Story: Logging native forests

Māori timber workers

Māori timber workers

Māori timber workers stand with Europeans outside an early water-powered sawmill in this 1840s engraving of a drawing by Samuel Charles Brees. Māori were involved in the timber industry from its earliest days, first hauling logs and loading them onto ships, later felling and milling trees. In the first half of the 19th century they often controlled the timber trade in their tribal areas, bargaining with Europeans over cutting rights, port fees and labour.

Using this item

Alexander Turnbull Library
Reference: A-109-033
Hand-coloured engraving after a drawing by Samuel Charles Brees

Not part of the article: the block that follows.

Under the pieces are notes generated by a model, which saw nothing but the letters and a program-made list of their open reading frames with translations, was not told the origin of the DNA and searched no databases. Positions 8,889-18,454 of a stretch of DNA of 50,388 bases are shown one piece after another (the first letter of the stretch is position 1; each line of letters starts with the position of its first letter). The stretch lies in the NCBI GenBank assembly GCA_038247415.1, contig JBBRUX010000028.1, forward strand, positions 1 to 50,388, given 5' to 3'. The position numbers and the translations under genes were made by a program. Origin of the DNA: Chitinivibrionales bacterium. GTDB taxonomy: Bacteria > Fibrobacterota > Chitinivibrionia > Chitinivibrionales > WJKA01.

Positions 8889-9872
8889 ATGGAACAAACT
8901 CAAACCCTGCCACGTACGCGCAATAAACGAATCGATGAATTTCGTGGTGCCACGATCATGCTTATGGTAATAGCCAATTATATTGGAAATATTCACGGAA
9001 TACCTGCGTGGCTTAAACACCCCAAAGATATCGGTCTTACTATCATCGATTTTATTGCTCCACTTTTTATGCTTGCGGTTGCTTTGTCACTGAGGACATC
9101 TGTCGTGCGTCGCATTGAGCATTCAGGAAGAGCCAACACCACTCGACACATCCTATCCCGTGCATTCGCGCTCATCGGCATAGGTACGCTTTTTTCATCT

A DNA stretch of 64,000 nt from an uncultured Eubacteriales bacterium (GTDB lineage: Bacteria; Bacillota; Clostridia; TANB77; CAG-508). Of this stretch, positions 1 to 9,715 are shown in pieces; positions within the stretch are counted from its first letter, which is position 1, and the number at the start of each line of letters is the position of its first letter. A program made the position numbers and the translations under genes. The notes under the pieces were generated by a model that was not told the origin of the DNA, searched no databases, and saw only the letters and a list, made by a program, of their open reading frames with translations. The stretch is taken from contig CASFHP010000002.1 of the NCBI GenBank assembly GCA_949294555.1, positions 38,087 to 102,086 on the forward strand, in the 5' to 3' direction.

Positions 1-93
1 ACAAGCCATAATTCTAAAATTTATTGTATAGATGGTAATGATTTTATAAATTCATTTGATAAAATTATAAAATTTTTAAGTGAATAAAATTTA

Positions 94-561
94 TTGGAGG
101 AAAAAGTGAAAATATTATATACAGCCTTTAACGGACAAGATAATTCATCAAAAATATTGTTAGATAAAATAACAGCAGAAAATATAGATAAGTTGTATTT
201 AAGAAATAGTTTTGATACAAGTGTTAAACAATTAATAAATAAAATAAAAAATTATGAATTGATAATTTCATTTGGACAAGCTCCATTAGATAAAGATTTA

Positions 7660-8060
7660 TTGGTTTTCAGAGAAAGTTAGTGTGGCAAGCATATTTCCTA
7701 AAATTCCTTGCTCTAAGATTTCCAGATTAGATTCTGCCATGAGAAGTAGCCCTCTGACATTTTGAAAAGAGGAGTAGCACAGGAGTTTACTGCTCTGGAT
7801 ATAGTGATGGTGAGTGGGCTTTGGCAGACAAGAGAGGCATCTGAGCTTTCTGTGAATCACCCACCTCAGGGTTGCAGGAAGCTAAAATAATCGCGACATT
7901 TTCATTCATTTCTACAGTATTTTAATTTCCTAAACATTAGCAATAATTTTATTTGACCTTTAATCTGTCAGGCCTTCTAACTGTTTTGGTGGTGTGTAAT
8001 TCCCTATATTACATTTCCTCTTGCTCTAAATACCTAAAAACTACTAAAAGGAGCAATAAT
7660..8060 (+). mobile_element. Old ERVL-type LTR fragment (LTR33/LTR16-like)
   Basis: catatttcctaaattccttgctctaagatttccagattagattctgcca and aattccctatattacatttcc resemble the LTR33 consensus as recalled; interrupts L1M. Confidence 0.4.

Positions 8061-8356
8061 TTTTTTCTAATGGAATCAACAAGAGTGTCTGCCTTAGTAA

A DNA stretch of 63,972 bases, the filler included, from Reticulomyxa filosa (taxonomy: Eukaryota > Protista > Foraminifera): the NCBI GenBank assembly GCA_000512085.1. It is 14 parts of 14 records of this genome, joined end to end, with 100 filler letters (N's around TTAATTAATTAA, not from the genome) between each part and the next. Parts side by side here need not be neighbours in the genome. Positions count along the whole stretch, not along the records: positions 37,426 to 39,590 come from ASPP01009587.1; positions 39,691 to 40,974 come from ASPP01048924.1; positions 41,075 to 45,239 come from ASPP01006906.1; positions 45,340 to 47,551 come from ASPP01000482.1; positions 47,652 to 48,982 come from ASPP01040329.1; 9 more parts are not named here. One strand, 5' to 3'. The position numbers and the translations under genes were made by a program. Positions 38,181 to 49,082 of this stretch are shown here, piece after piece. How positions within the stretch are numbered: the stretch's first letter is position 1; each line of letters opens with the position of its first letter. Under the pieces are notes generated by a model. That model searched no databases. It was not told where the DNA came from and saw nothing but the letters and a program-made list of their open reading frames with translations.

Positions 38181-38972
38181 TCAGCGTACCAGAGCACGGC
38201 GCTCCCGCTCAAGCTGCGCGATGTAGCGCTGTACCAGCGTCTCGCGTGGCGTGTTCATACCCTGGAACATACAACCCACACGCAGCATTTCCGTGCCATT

Permission of the Alexander Turnbull Library, National Library of New Zealand, Te Puna Mātauranga o Aotearoa, must be obtained before any re-use of this image.

All images & media in this story

How to cite this page:

Nancy Swarbrick, 'Logging native forests - The timber trade before 1840', Te Ara - the Encyclopedia of New Zealand, (accessed 20 April 2024)

Story by Nancy Swarbrick, published 24 Sep 2007